The silver lining of being a woman in venture capital, according to a founding partner of 8VC
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Women’s reality in venture capital sounds bleak. While companies with at least one woman on their founding team significantly outperform their all-male counterparts, female CEOs receive only 2.7% of all VC funding, with women of color receiving just 0.2% of that cash. Meanwhile, numerous top investors have been accused of sexual harassment, and fired for it, this year alone. One pair of female founders even invented fake male co-founders to evade sexism from VC firms (it works).
However, according to Kimmy Scotti, a founding partner at 8VC, a San Francisco-based VC fund specializing in technology companies with a focus on healthcare, being a woman in VC isn’t always a handicap.
As a member of 8VC’s investment team, as well as a founder of the women’s wellness company Monthly Gift and co-founder of Script Relief, a direct-to-consumer healthcare company, Scotti is no stranger to the process of pitching, receiving, and granting VC money—or the sexism that can feature in these pursuits. Speaking with Fortune, she explained why being a woman in a traditionally boys-club industry is actually “a great benefit.”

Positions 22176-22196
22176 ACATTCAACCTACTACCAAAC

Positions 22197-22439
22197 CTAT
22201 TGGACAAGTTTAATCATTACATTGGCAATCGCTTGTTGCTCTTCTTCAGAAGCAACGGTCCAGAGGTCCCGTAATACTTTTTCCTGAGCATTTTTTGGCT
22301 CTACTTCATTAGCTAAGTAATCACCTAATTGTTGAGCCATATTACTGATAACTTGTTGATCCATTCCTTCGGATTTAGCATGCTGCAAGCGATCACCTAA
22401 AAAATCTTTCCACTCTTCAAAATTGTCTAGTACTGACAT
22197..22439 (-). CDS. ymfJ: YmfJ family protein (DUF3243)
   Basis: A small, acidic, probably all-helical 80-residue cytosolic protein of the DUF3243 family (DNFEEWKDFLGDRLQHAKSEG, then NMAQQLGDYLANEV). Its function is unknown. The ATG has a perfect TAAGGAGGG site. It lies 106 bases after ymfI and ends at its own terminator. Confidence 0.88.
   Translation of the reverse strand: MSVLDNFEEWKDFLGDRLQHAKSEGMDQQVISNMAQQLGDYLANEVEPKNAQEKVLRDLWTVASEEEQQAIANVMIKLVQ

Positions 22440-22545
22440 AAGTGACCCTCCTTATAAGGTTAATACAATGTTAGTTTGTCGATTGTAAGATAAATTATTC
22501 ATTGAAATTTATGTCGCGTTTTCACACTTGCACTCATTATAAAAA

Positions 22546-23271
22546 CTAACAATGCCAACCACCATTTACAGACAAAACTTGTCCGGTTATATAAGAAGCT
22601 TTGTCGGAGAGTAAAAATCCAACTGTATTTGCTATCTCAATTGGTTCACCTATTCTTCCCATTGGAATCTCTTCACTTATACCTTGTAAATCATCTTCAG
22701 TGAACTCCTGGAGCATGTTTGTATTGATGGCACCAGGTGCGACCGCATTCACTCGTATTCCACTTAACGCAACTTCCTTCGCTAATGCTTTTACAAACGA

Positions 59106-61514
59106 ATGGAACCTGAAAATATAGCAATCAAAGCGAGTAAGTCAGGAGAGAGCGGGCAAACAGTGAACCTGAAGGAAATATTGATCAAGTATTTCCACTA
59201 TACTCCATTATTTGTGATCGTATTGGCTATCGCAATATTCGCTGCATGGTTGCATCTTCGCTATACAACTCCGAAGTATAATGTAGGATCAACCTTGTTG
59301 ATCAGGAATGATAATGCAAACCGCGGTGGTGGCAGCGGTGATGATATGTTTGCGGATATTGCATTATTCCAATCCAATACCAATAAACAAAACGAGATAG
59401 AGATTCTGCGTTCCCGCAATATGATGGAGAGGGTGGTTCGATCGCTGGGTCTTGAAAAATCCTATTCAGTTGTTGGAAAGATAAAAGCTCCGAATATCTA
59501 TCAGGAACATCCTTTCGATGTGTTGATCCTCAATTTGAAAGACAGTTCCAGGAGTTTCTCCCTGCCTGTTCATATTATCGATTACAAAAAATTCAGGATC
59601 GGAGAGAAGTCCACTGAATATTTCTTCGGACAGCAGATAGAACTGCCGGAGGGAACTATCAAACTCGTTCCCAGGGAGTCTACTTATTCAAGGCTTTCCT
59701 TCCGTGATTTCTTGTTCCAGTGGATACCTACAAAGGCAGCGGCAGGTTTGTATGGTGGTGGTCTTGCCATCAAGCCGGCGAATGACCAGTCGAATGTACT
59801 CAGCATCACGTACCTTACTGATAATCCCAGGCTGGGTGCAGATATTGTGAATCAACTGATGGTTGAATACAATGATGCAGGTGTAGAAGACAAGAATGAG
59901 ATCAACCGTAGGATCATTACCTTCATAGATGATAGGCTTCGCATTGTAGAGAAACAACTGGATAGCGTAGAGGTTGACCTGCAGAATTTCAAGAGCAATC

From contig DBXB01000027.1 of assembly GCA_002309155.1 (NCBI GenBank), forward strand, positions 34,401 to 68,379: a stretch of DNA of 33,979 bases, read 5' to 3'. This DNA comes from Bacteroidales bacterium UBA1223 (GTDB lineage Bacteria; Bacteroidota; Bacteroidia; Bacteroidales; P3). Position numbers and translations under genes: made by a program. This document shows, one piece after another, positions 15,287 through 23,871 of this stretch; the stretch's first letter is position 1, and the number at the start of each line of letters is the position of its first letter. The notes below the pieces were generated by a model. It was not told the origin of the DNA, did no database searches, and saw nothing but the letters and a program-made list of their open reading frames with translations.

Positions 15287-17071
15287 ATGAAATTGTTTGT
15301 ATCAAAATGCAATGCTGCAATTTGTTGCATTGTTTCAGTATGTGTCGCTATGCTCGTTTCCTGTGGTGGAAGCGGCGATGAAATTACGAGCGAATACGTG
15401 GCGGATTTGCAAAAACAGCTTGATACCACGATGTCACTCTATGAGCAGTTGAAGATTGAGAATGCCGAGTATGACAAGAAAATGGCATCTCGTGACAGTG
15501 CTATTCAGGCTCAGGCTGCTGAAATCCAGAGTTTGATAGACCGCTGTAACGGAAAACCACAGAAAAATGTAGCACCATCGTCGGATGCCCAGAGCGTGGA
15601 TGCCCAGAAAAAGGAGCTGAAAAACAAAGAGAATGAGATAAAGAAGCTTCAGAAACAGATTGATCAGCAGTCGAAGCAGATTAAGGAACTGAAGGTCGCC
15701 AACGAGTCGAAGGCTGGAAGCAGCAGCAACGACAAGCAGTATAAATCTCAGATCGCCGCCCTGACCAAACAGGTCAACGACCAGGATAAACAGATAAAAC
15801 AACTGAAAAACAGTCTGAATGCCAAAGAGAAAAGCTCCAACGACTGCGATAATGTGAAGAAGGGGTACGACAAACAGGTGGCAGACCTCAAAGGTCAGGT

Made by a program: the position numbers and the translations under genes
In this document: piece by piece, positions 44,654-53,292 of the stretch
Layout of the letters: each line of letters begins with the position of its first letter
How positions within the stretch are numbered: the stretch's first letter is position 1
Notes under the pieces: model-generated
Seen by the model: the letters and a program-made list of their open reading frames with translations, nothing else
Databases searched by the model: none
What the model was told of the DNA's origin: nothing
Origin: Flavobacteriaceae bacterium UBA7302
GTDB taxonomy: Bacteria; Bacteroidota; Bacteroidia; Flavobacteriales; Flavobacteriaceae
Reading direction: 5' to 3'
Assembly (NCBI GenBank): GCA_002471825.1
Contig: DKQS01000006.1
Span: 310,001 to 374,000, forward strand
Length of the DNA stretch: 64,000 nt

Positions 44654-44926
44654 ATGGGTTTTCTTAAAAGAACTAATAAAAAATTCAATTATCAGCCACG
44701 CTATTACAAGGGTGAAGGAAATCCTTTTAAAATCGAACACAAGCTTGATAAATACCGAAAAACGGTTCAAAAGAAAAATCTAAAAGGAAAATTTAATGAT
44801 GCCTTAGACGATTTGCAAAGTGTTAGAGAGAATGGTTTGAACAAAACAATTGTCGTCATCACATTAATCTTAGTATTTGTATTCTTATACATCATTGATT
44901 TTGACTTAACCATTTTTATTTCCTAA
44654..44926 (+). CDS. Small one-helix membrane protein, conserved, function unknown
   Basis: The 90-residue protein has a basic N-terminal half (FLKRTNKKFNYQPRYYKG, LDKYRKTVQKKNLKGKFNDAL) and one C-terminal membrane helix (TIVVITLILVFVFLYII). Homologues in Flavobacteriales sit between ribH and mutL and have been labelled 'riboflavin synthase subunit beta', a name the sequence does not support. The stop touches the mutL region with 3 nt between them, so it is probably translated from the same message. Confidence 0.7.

“For one, you’re highly memorable as the only woman in the room,” Scotti told the magazine. “In this industry, so much deal flow comes from the fact that founders remember you’re a person they should be reaching out to and that you’d be a good partner. It’s very easy to remember one of very few women in a sea of hundreds of men.”
What’s more, she says that women offer a different view than their male peers when it comes to evaluating and investing in consumer businesses: “We consume much of what you would think of as male-dominated purchases, like automobiles for instance. We have a unique perspective as purchasers, which is a huge benefit as investors in consumer businesses.”
It’s hard not to raise a brow at Scotti’s silver lining, which capitalizes on women’s scarcity in VC, a reality that is both created and sustained by sexism. Ideally, women who have successfully navigated the industry would be advocates for turning that scarcity into profundity.
Scotti holds both truths at once. “We definitely need more female VCs, and I’m always trying to bring up other women in this industry,” she explains. “I always say, half in jest, that all the smart girls need to stick together. I look for ways to partner and work with other female entrepreneurs and investors. I’m very lucky to have incredible female entrepreneurs in our portfolio solving huge problems and I’m really proud of that.”